CORVALLIS - It's increasingly popular in arid regions, including much of the American West, to bemoan the many conflicts that arise over competing uses of water for irrigation, domestic supply, fish, recreation and hydroelectricity. Some alarmists even allude to "water wars" looming in our future.
That's basically nonsense, says an expert at Oregon State University.
With an eye towards ancient history, expertise in water resource management and a diplomat's training in conflict resolution, Aaron Wolf says that the real story of water disputes is one of surprising cooperation in the long run, even among mortal enemies facing extraordinarily difficult disputes.
"It's not that the conflicts over water use are trivial," says Wolf, an OSU assistant professor of geosciences. "It's the fact that they are so very serious, and everyone knows it, which tends to bring people to the negotiating table, make them behave more rationally and work out reasonable solutions."
In support of this thesis, Wolf points to a sophisticated database he has recently compiled - probably the most comprehensive of its type in the world - which has examined water treaties all over the globe going back almost 5,000 years.
And what it shows, he says, is a history of cooperation and compromise, not conflict.
"The study of water disputes throughout recorded time reveals only one single war that was actually linked to a water resource conflict," Wolf said. "That was between the city-states of Lagash and Umma in the Tigris-Euphrates Valley about 2,500 B.C. Since that battle in what is now Iraq and Syria thousands of years ago, there have been no further wars over water."
What his database also shows, however, is that since that time some 3,600 water treaties have been created around the world, each with a fair share of argument and animosity, but which in the end resulted in reasonable ways to divide and use one of the world's most limited resources.
The key to this type of cooperation, Wolf says, has been the importance of water.
"About 40 percent of the world's population and half of the land surface of the Earth is in a shared, international watershed," Wolf said. "The critical importance of that water, for drinking, irrigation, wildlife, even religious ceremonies, has made taking away a country's water supply tantamount to attacking them with a nuclear weapon."
That deadly seriousness with which people view their water, Wolf said, has led to cooperation and treaties over water that often eluded the same countries in other, less vital matters.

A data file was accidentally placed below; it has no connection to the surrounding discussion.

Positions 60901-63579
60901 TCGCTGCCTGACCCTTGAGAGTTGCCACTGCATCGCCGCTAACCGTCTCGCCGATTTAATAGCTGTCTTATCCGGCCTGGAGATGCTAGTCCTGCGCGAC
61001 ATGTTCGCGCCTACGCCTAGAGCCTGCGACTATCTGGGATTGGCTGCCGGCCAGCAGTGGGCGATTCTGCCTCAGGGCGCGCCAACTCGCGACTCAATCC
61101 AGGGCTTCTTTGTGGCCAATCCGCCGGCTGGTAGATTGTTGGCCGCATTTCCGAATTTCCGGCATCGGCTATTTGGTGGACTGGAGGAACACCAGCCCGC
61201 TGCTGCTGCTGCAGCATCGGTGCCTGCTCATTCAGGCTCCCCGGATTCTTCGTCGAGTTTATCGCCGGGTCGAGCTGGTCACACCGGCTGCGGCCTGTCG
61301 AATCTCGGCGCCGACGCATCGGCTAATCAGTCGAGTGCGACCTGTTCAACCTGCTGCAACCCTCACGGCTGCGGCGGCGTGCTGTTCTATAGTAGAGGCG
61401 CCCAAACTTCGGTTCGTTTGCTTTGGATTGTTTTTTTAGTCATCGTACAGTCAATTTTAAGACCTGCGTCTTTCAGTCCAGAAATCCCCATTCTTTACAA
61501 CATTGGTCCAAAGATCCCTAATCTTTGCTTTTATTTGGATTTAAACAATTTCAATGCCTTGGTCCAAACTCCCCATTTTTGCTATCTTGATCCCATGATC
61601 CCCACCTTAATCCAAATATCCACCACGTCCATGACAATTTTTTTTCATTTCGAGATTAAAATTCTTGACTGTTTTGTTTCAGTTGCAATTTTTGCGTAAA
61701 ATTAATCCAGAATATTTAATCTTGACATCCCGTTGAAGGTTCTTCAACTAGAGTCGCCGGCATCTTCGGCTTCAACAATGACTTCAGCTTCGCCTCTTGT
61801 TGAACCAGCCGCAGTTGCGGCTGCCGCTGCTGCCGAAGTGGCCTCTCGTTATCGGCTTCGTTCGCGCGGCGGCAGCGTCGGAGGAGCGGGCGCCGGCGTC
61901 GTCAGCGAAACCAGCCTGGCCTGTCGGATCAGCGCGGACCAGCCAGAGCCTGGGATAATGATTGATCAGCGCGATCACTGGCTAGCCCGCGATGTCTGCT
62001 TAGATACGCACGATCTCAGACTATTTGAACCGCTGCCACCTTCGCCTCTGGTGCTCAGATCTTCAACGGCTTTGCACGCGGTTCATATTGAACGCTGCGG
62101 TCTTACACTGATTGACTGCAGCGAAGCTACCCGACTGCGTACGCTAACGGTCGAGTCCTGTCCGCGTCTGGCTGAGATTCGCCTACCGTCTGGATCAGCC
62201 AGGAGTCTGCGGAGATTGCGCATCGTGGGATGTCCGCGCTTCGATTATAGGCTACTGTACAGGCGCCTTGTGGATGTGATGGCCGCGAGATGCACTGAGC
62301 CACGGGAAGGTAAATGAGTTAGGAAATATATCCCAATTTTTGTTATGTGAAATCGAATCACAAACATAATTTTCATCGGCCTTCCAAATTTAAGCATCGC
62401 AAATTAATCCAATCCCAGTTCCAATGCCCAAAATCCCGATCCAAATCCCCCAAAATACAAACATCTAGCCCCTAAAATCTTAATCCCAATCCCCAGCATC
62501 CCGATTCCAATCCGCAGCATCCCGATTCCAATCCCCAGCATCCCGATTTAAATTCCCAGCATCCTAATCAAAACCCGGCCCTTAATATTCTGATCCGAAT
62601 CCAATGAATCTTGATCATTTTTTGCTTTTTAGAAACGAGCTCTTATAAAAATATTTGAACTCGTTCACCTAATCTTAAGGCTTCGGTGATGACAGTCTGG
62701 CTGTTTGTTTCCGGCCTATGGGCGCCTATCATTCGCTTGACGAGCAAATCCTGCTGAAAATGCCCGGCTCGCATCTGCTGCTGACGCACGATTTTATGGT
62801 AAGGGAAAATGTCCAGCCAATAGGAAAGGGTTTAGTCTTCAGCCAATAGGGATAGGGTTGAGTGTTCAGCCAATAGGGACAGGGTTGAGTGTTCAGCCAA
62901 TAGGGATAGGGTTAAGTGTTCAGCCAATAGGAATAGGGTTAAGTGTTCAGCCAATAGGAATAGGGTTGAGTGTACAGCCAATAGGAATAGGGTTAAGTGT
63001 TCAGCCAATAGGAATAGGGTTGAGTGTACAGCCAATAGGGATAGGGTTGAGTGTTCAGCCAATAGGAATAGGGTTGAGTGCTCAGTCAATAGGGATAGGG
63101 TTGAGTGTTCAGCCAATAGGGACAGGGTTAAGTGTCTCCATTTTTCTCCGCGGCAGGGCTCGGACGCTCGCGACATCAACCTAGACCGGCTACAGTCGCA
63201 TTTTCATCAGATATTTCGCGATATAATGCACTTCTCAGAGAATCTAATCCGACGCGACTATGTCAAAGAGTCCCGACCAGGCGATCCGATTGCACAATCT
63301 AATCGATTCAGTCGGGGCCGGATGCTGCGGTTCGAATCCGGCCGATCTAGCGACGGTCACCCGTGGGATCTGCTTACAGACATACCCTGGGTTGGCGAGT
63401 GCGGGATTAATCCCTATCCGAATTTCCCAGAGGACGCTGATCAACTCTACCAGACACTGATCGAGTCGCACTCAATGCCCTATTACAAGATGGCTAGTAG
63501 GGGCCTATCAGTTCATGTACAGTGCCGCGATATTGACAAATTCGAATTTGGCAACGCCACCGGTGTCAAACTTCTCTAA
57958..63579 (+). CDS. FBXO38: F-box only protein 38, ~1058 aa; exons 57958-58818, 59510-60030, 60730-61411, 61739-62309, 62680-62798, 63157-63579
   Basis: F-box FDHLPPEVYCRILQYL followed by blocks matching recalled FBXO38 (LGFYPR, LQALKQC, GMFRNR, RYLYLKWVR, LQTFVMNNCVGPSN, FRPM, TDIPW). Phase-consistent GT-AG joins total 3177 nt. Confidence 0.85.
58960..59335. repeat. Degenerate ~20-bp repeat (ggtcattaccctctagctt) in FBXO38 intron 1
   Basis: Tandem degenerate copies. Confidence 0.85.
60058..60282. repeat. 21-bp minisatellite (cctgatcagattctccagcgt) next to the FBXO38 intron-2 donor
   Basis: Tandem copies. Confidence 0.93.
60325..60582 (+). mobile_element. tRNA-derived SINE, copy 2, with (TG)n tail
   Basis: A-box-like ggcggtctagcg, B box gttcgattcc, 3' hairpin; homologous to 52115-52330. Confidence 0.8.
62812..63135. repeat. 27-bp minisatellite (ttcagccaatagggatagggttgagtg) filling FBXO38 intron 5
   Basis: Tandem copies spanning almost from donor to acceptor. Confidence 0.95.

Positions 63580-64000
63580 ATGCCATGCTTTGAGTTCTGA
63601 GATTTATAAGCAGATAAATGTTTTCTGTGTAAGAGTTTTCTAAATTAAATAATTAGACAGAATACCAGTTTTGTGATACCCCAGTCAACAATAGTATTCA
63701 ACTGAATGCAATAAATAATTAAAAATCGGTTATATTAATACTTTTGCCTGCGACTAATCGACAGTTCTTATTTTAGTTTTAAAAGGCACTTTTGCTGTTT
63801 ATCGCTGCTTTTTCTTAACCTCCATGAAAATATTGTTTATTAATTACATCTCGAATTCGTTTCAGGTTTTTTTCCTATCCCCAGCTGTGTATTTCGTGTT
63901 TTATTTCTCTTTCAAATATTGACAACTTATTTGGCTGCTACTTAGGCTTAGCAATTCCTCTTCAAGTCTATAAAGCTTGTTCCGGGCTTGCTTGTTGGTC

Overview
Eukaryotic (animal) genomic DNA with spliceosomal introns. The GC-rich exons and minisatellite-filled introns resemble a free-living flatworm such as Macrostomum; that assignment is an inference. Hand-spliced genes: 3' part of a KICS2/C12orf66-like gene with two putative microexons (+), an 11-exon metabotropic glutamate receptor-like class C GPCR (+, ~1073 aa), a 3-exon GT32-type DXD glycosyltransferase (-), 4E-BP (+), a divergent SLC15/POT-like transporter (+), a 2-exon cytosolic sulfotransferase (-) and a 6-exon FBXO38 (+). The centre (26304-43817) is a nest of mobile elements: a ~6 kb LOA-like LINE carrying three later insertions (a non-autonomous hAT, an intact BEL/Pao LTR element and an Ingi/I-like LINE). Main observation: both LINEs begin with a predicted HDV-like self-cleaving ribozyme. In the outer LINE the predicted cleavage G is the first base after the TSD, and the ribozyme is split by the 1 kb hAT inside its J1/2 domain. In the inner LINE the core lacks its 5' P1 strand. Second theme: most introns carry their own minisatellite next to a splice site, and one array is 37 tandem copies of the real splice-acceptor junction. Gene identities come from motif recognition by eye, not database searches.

"India and Pakistan created a water agreement in 1960 that survived two wars, and India even made some required payments while fighting was under way," Wolf said. "The Arabs and Israel have cooperated informally on water issues through three wars. We've seen similar examples through history."
Those examples, Wolf said, are now available through his database to anyone involved in a water conflict who would like to see, perhaps, how a similar issue was resolved in Europe during the 1800s. It's called a "Transboundary Freshwater Dispute Database."
"I study what has driven even hostile combatants to compromise," Wolf said. "It's really quite fascinating how people who hate each other's guts can end up working together."
With a master's degree in water resource management, a doctorate in dispute resolution and an eye to the past that would be the envy of a historian, experts such as Wolf see few problems they consider impossible to solve - few, in fact, that don't have multiple historical precedents for a blueprint.
"It's quite true that water is a fixed resource with growing demands upon it," Wolf said. "To make progress in negotiations, what we try to do is get opposing parties talking about what they really need, as opposed to what they supposedly want or have rights to. Then you can try to develop creative ways to more effectively use or manage a resource so everyone can be satisfied."
For example, he said, an urban area may be in conflict with nearby agricultural interests using water for irrigation. One possible solution is for the city that wants more water to help pay for farmers to irrigate their fields more efficiently. Crops are still grown and water is made available for urban use.
Using such approaches, Wolf has helped the U.S. Department of State address water conflicts in negotiations between Arab nations and Israel. He helped outline options for an interstate compact between Alabama, Georgia and Florida. And he's optimistic similar approaches might work in the Pacific Northwest.
"Since I'm new to the area I know very little about the specific complexities of the Pacific Northwest water conflicts," Wolf said. "But similar issues of irrigation, fisheries, stream protection and hydropower are among the most common conflicts all over the world. This is not a new problem.
"On these issues I'm just an optimist," he said. "If the Israelis, Jordanians and Palestinians can work out how to divide the Jordan River, I don't see why we can't work things out on the Columbia."
For spiritual guidance, local antagonists might even turn to the past water conflicts in North Africa and the Middle East, among Bedouins and Berbers. Following the reaching of an agreement, the whole community participates in a "ceremony of forgiveness," called a "Sulkha" in Arabic, so they all feel committed to the agreement. Then it's never mentioned again and the dispute is treated as if it had never occurred.
"I don't know in the U.S. if we could attain that type of forgive and forget mentality," Wolf said. "But as it has all over the world, the very seriousness of our conflict should make compromise possible."